You put an end to over 60 years of the Partido Colorado in power. What would be the big changes that your administration seeks to accomplish?
First, I have devoted myself to cleaning house from within. At that time, the image of the party was everything. Now, that doesn’t exist; there is no image of myself, the party or the alliance. I have always said that the institution should serve all Paraguayans. Second, openness. Even though corruption hasn’t ended in the country, the image of public administration is different than it has been for the last 50 years.
There has been a lot of controversy in Paraguay since it became known that you fathered a child while you were still a bishop. How have you dealt with this in personal terms?
I have publicly acknowledged one paternity case. The others are alleged (laughs). I have dealt with it with much serenity, with many close friends, and with the greatest value --acknowledgement and truth. I believe that the truth will make us free. You have to accept the consequences. Each one is responsible for their own acts. We can’t delegate responsibility for things we ourselves have done, whether good or bad, in error or not. And this year I have done this publicly.
After what you have experienced, what do you think about priestly celibacy today?
Only God is perfect, only God is absolute. There is an imperfect celibacy, a human celibacy that helps one to have more freedom for pastoral ministry. I believe that celibacy is an asset within the Church, one that should be recovered as a sign of the kingdom of God. When this sign has become lost, I believe it is time to reconsider celibacy today in Latin America and in the world. I believe that the latest events should call us, the Catholic Church, to a calm reflexion about the value of celibacy in the Church.
As a priest, what conflicts did you have with celibacy?
As any human being, I am not eager to hide anything. There are moments in life when emotions and love don’t respect age or position. Sometimes there are people who make the heart beat more rapidly, and I think I’ve been in such situations. But situations that make you lose your head, fall in love, change your life completely, those were perhaps not present during my life as a priest. But yes, there are many fleeting situations, not very strong ones, that sometimes make you rethink your life and your choices.
When you leave the presidency, what will you do?
I am going to reconcile politics and religion in my life. I am going to live away from the city and review many aspects of my life, and try to contribute to society.
Do you continue in your faith life?
Deeply…I continue to believe more than ever in a liberating God, a loving God, who is always present in our lives. Today, as a layman, I take communion and I seek advice from priests and bishop friends. If there is one thing I never want to leave, it is the Catholic Church into which I was born.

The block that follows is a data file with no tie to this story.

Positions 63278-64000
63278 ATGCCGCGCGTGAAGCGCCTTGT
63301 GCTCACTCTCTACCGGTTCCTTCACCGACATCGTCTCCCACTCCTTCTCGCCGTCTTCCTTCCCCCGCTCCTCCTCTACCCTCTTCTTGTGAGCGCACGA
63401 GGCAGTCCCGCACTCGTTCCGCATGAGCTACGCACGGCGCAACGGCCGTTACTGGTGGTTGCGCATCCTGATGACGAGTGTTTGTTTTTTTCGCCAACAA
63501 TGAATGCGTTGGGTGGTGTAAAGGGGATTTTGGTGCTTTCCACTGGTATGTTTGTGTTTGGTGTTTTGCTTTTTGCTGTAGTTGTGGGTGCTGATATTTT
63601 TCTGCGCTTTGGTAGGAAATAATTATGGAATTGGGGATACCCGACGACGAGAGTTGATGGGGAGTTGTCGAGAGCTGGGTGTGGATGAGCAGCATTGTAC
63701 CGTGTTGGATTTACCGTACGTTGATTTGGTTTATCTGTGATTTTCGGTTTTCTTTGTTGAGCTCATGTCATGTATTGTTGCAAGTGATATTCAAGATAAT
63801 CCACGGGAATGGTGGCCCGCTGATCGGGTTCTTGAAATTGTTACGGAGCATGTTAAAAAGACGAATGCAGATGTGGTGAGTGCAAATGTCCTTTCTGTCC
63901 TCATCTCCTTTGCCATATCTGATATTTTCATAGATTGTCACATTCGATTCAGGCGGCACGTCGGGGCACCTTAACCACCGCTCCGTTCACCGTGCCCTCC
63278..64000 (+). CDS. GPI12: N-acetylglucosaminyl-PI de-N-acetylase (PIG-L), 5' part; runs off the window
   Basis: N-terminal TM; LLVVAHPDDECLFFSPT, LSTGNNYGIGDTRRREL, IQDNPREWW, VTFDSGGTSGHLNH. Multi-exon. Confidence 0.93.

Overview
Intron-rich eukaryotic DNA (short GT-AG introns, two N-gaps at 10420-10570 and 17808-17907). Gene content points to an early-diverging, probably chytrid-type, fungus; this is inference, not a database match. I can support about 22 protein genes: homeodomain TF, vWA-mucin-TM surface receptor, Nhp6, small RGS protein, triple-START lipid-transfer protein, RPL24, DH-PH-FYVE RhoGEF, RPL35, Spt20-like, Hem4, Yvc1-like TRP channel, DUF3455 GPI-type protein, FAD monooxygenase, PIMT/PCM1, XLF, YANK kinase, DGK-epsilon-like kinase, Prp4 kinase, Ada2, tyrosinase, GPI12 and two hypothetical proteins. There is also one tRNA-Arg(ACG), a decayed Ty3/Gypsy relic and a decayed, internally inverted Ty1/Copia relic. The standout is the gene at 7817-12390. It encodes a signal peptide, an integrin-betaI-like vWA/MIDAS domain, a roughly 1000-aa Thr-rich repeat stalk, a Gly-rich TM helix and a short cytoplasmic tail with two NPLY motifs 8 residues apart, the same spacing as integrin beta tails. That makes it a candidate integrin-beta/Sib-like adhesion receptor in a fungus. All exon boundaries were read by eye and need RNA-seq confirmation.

Do you think highly of President Bachelet personally?
Do I think highly of President Bachelet personally?
How do you view President Bachelet and the Chilean government?
I have very high regards personally for President Bachelet. I think we agree in many areas and I admire her administration. Of course she has certainly had a lot of criticism domestically but her administration is growing. Chile is a country where you can see the hand of a woman, of someone who is kind but also fair and concerned about social issues.
What do you think of Hugo Chávez’ policies in the region especially with respect to freedom of expression?
I believe in freedom of the press and that private initiative should go hand in hand with state initiative to benefit the vast majority. Polarizations have not always come without little traumas that take time to heal. I respect Venezuela on the issue of self-determination of [indigenous] peoples. We in Paraguay want to develop a model without interference and draw on some examples of countries such as Chile, Brazil, much closer to our dream of a more harmonious nation, without many excluded.
In your opinion, what is the contribution of the formation of Unasur, of which Michelle Bachelet is currently president pro-tempore?
I think that it has been an important initiative. I applaud all attempts at integration and welcome them, when they are effective in building a region without great inequities. A region that can secure true democracies and ensure the respect for human rights. Let’s hope Unasur can solidify this.